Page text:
The scenting ability of golden retrievers has been called the best among retriever breeds so often that the term “golden nose” was coined to champion their gift. Golden owner and breeder Phil Warren vouches for the breed’s excellent nose.
“I was running two goldens in South Dakota a few years ago through some nasty tangles and cattails near an abandoned farmstead. The dogs flushed 35 pheasants. I was lucky enough to shoot a double—one of which landed in the open while the other, a cripple, disappeared back in the tangle,” Warren explained. “My golden, Fielder, ran out and quickly retrieved the bird in the field. Then he plunged back into that mass of vegetation, which was three times his height. Somehow he found that cripple in all the dense brush and thick scent, tunneling deep through the tangle. The result was a precious rooster and a proud dog owner.”
Warren is a retired senior regional director for Ducks Unlimited who farms his land in Alstead, New Hampshire, with Belgian draft horses. He and his wife, Janet, have owned 11 goldens since the late 1970s; they currently have 3. The Warrens have had 6 litters with 3 females in the past 34 years, yet Phil says it was a male named Issac that “really sealed our commitment to goldens.” They hunted Issac hard for grouse, pheasants, woodcock, and waterfowl.
“Issac possessed the ‘golden nose’ and lots of drive. On one occasion in Delaware, we were hunting public-draw blinds,” Warren says. “When we got there we found two other hunters with two retrievers and four ducks down on the ice that their dogs would not fetch. I sent Issac and he brought them all back, breaking ice and swimming in each time. Those hunters were impressed! We stayed until dusk and shot snow geese.”
Dog encyclopedias vary greatly in their reports on most breed ancestries. Take the English pointer, for example. One source says it “probably began with the tough and speedy foxhound.” Further investigation suggests lineages from greyhound and bloodhound. Another source throws in setter and bulldog. By contrast, goldens have a simple story. They were developed in the late 1800s by Scottish Lord Tweedmouth (Sir Dudley Marjoribanks), who wanted to develop a retrieving dog suited to the Scottish climate and terrain. He started with a dog named Nous, the only yellow pup in a litter of black, wavy-coated retrievers. Nous was bred to Belle, a Tweed water spaniel, and their offspring (subsequently mixed with other varieties of flat and wavy-coated retrievers) became the breed’s foundation.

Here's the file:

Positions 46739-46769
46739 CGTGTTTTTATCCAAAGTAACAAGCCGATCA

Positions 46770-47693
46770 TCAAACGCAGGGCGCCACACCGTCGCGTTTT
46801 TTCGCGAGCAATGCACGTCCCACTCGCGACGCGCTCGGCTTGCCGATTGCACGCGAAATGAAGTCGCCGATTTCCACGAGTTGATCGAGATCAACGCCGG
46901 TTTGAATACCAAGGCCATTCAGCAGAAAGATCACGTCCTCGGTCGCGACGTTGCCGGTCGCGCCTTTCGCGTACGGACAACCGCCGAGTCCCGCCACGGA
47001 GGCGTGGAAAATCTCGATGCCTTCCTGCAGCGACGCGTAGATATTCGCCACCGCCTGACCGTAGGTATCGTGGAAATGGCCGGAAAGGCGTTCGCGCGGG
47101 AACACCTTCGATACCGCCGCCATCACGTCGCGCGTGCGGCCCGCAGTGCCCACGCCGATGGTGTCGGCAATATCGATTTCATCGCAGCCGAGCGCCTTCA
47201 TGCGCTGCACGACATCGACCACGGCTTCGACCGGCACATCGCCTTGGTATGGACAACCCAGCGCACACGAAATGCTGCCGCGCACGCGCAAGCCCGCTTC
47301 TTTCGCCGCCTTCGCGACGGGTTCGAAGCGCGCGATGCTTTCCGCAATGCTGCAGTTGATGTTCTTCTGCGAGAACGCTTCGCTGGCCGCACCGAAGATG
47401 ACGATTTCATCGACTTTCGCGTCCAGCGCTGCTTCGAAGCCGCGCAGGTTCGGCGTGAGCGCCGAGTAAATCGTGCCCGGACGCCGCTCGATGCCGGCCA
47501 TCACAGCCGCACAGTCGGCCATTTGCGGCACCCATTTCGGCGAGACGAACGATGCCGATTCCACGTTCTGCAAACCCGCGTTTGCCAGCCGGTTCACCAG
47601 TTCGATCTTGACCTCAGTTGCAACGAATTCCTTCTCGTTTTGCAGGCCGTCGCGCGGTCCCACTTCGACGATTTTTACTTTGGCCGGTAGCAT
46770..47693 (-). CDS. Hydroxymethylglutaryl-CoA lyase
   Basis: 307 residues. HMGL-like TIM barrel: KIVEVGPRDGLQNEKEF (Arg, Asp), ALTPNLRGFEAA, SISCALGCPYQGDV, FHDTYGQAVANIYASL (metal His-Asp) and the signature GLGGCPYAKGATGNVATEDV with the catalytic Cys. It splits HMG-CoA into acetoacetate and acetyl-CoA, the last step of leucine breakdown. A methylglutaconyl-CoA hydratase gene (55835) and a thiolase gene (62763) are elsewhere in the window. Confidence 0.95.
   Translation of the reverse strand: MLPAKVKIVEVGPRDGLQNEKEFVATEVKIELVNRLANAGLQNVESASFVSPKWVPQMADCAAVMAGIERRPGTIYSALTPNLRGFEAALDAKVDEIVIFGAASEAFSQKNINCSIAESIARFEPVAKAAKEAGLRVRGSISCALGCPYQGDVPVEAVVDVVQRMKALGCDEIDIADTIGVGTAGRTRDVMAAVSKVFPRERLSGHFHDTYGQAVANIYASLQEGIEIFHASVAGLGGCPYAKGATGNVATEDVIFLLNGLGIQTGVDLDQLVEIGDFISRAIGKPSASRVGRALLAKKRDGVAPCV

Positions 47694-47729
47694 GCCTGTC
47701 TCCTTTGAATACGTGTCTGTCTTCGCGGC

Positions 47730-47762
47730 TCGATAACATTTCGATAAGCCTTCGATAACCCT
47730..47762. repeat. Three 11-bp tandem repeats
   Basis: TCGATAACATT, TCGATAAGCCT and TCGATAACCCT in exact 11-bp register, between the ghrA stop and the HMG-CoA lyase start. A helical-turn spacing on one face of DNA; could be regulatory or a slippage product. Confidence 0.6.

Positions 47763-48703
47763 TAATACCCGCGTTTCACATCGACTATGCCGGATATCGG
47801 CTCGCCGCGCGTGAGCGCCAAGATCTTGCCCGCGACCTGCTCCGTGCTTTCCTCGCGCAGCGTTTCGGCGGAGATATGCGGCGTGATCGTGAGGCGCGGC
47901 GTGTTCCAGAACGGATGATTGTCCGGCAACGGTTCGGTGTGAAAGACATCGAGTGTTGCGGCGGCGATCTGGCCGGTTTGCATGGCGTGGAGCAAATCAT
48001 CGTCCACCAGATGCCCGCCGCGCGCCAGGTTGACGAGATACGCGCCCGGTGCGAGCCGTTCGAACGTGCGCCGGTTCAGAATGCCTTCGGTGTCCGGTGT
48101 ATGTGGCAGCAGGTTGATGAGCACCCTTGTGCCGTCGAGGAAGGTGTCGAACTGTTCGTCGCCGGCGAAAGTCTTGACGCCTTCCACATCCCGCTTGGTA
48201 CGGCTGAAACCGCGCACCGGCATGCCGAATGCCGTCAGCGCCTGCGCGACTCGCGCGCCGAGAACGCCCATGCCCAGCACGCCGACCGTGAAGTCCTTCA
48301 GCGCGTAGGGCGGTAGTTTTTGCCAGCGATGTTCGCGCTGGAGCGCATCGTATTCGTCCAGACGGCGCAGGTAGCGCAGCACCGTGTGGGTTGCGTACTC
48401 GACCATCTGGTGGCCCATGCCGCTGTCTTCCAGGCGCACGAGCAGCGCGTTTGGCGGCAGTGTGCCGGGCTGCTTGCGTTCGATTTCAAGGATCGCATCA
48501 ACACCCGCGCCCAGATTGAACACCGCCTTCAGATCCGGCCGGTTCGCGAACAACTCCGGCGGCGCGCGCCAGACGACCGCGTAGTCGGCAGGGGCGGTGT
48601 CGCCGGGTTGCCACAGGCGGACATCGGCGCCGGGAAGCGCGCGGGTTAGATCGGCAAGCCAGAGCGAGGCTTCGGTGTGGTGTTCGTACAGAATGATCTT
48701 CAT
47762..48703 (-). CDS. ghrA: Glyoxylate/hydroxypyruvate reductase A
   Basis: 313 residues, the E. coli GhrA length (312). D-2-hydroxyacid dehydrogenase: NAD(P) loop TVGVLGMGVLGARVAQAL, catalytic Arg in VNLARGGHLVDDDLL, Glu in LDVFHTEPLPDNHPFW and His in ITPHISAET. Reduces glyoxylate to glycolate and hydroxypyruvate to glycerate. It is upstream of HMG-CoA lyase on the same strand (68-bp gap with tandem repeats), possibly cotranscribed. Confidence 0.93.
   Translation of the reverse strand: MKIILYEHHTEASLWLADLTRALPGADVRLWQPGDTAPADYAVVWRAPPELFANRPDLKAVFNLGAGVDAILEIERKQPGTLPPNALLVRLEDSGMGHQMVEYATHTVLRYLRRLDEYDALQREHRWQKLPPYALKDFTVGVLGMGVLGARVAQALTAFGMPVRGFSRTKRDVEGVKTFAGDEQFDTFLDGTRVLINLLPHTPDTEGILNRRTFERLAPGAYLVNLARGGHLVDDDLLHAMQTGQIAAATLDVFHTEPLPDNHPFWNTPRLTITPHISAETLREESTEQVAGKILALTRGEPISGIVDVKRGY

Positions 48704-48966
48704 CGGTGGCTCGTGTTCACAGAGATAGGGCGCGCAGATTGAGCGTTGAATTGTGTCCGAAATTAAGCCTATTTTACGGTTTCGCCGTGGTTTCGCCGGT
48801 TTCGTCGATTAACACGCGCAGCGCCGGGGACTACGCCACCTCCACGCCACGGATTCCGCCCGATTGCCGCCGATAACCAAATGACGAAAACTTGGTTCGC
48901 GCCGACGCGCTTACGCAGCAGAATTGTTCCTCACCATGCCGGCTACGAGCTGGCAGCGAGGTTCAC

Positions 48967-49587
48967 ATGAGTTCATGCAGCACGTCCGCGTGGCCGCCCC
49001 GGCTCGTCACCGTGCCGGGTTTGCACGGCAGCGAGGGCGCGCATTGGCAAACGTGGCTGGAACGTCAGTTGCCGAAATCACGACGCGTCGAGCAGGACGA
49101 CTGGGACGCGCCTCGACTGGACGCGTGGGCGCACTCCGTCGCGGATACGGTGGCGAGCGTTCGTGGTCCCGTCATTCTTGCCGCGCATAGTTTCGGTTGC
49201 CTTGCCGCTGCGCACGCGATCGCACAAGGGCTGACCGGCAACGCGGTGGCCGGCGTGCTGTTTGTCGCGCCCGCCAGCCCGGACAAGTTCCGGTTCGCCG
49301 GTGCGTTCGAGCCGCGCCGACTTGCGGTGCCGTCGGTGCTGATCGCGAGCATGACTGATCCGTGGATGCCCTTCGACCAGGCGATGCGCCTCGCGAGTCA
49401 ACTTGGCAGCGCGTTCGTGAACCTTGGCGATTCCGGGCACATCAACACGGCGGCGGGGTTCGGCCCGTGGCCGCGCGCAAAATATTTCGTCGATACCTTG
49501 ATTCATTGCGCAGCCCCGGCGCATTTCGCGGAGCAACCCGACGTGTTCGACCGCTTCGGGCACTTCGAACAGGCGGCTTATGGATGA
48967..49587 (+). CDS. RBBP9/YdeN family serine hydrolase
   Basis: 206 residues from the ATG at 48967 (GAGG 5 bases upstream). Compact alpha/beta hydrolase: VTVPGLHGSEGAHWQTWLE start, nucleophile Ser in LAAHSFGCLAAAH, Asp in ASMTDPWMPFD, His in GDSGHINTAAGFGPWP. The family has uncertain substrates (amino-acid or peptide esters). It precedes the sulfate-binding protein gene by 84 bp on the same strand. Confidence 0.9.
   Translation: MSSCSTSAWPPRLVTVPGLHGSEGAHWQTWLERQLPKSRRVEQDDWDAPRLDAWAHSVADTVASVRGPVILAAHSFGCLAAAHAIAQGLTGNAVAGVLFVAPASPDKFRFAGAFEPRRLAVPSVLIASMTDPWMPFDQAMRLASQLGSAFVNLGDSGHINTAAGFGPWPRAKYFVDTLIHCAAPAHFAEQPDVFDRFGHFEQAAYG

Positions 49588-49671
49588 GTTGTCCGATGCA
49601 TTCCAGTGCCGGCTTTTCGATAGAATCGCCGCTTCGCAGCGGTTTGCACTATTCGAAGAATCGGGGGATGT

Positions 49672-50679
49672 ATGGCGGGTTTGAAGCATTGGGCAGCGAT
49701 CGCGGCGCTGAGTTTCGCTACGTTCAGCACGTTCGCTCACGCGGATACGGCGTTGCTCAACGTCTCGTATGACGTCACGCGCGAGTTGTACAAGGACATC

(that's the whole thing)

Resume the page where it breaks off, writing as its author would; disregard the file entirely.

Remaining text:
Originally shown under the name “Golden Flat Coat,” the breed was officially registered as Golden Retriever in 1925 with the American Kennel Club and in 1956 with the United Kennel Club. They have been listed as the third most popular breed in the U.S., fifth most popular in Australia, and eighth most popular in the United Kingdom.
Golden retriever males should run 65 to 75 pounds; females weigh in at 55 to 65. Goldens should have a broad but not angular skull with a well-defined stop and strong muzzle. To properly insulate the skin from rain and snow, their coat should be dense, but it can be straight or wavy. The feathering on the front of the neck, the backs of the legs, and undersides of the tails should be moderate to heavy. On the head, paws, and front of the legs, the coat should be short. Coat colors run a spectrum of shades of gold, from very pale to deep reddish. The dogs all shed.
Many hunters trim the feathers (the fur on the underbody, legs, and tail) of their goldens prior to upland bird season. While the main part of the coat should be flat enough to resist picking up every burr and bit of field debris, a golden’s feathers are like Velcro. Under these lush coats, goldens have muscular builds.
“While upland hunting, some goldens will quarter for you and some will cruise until they strike scent,” Phil Warren points out. “They are easy to read when they’re on a bird because their tails wag hard. Of the 11 we’ve owned, some marked very well and others found downed game through sheer determination and nose. With goldens, retrieving is automatic due to their strong instinct and willingness to please you.”
As with so many handsome breeds, lines developed with the show ring in mind have forsaken the breed’s origins as hardworking field and water dogs. Anyone looking to make a golden a hunting partner should be sure the dog comes from a breeder who breeds specifically for hunting.
Because of their exuberant, tail-wagging friendliness, many people don’t realize that well-bred sporting goldens are not only excellent trackers on land or water, but also excel at bomb-sniffing and search-and-rescue duty. They are biddable and rugged, although by comparison some may be softer than Labrador retrievers. “For upland grouse and woodcock, I use an easygoing male that hunts close,” Warren continues. “My current oldest female, Zinny, is nicknamed ‘pile driver’ because she is relentless. She is best on western pheasants and sharptails.”
Warren suggests that prospective golden owners should discuss temperament with breeders. “Tell them what you want for temperament and they can narrow the selection process for you,” he recommends. “I told a breeder I didn’t want the top alpha female in the litter, but one with some zip. She sold the top female to a field-trial person and offered me the pick of two females. It worked out perfectly.”
The scenting ability of golden retrievers has been called the best among retriever breeds so often that the term “golden nose” was coined to champion their gift.